DOVER, Del. DOVER, Del. (AP) _ Two students were shot and wounded, one seriously, at Delaware State University early Friday, and the campus was locked down as police searched for a gunman, officials said.
Police had identified two students as "persons of interest," and was questioning one of them, university police Chief James Overton said.
The students were apparently returning from a cafe with a group other students when they were shot, Overton said.
A 17-year-old male student was wounded in the ankle and refused to answer questions by police about the shootings, raising the likelihood that he knew his attacker, according to a federal law enforcement official who spoke on condition of anonymity because the investigation was ongoing.
Classes were canceled for the day and students were being kept inside.
"They've been directed to stay in their dorms," university spokesman Carlos Holmes said. "We don't know where the shooter's at."
Gates at the university's main entrance prevented people from driving onto campus.
The two students were shot before 1 a.m. on the Campus Mall, between the Memorial Hall gymnasium and Richard S. Grossley Hall, an administrative building. Campus police said they were notified about the shooting at 12:54 a.m.
Holmes said the female student, also 17, appeared to have suffered serious wounds. "They could be potentially life-threatening," he said. The male student's wounds were not as serious and he was hospitalized in stable condition, Holmes said.
The woman was taken to Christiana Hospital in Newark, N.J., with a traumatic wound to the abdomen, said John Wilson, the deputy chief of Kent County Emergency Services. She was in serious condition, Overton said. The man was taken to Kent General Hospital in Dover.
Authorities, with the campus police in charge of the investigation, hoped to get more information once the victims were able to talk. They don't yet know about the possible motive.
"We haven't had a chance to talk to them yet, and that's probably a big reason why the suspect is still at large," Holmes told KYW-TV of Philadelphia.
He said he was not aware of any big parties Thursday night, although there was a rally organized to honor the so-called Jena Six, six black teenagers charged in a high school fight in Louisiana.
"It was a very peaceful, very nice rally, very positive," Holmes said. There was no reason to believe the rally was connected to the shootings, but Holmes contrasted the atmosphere of the event with the attack, saying, "It's kind of shocking that this happened afterwards."
Alex Bishoff, 20, a freshman from Washington, D.C., said he heard five gunshots and looked out his dormitory window to see people scattering. He said he immediately thought of the Virginia Tech shootings last April in which a gunman killed 32 people before killing himself.
"Everybody's very upset," Bishoff said.
Timmara Gooden, 20, of Philadelphia, said in a phone interview late Friday morning from her dorm room that she and her suite mates were keeping each other calm and making sure that their parents understand that they're OK.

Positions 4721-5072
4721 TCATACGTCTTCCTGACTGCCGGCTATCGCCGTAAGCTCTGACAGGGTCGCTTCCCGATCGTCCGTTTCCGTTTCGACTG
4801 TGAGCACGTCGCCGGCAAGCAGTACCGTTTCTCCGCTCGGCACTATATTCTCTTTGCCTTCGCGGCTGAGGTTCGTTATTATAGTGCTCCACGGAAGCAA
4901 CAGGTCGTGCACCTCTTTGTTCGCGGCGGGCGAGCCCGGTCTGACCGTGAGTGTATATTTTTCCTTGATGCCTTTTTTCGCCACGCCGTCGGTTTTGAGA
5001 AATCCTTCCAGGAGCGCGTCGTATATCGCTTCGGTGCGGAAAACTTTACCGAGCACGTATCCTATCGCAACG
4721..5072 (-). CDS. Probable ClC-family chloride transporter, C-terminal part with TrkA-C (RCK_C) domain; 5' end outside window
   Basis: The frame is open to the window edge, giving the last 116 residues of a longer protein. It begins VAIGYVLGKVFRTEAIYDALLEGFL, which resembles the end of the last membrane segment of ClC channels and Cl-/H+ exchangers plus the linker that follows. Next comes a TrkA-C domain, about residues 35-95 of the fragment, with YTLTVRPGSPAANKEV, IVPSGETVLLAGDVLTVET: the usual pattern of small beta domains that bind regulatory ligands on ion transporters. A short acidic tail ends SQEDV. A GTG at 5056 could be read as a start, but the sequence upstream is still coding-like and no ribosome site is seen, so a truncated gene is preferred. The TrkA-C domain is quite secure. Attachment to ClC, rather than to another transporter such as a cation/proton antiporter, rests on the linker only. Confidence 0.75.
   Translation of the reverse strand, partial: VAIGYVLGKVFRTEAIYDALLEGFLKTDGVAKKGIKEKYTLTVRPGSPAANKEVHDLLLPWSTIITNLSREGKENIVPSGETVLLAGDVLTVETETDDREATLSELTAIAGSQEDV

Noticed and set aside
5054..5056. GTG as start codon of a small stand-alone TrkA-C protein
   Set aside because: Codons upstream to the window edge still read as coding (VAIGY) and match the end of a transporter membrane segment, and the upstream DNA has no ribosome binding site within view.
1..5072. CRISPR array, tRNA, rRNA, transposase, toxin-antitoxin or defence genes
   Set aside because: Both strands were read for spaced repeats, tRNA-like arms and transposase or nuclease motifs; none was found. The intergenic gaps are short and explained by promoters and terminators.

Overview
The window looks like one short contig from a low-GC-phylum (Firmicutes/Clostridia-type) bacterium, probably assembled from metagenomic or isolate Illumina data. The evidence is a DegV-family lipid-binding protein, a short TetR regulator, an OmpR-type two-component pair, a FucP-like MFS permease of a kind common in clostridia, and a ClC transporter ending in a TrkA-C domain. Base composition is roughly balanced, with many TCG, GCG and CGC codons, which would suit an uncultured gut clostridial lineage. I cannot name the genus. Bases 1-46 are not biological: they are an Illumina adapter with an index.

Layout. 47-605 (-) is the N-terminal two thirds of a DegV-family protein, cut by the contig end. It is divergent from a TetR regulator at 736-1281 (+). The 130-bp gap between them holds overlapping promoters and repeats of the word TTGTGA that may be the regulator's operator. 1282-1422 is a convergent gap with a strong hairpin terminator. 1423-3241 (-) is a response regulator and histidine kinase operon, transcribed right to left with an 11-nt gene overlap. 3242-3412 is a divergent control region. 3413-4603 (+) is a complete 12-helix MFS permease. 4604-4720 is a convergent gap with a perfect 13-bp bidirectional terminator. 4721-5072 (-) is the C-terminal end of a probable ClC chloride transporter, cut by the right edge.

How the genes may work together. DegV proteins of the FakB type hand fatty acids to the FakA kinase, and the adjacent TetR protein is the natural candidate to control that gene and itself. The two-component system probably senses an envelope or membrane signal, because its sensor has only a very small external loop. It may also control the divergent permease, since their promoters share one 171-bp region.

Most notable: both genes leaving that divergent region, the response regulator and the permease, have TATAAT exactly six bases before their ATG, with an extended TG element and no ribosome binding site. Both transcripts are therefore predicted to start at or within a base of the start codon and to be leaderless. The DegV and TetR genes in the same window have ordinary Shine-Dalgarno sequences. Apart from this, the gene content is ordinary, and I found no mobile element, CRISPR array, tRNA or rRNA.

"We've been locked in here since 1 o'clock this morning," she said. "Right now, we're pretty hungry and waiting so we can go to the cafe, or something."
Students weren't even going into their dorm hallways. "We don't want to walk out there, because we don't know what's going on," Gooden said.
University officials informed students about the shooting with phone calls, a notice posted on the campus Web site and notifications in each dormitory. The notice also was posted at off-campus apartments, officials said. The biggest lesson from the tragedy at Virginia Tech, Holmes said, was to notify the campus right away.
"We directed the students not to leave the dormitory from the outset last night," he said. "They were very obedient. They understood the lessons from the tragedy earlier this year."
The Dover campus was surrounded Friday by groups of recreational vehicles belonging to NASCAR fans in town for weekend races at the Dover Downs Speedway.
A commuter student who arrived Friday morning was barred from campus. Eduardo Rivera, 25, of Milford, said he hadn't known about the shootings and was surprised by the media gathered outside the main gate.
"I thought it was about racing, or NASCAR, or something like that," he said. "I'm shocked. I don't expect to hear something like this when I'm trying to go to class it's weird."
Rivera, a sophomore studying physical education and sports management, said he had felt the campus was safe.
At the start of the semester, the campus community held a memorial service for three students and an incoming student shot execution-style Aug. 4 as they hung out at an elementary school in their hometown of Newark, N.J. Natasha Aeriel, 19; her brother, Terrance Aeriel, 18, and Dashon Harvey, 20, were students. Iofemi Hightower, 20, had planned to attend Delaware State this fall. Natasha Aeriel, the only survivor, helped police identify six suspects who have been arrested.
One student said friends of hers were near the shooting Friday when it started. "They were pretty shook up," said Samantha Williams, from Orange, N.J., who is taking a leave from school.
She said students on campus were excited about an upcoming appearance by rappers during homecoming festivities in mid-October.
Delaware State was established in 1891 as the State College for Colored Students. It had about 3,690 students last year. The 400-acre campus is in the northern section of Dover, across the street from the racetrack.
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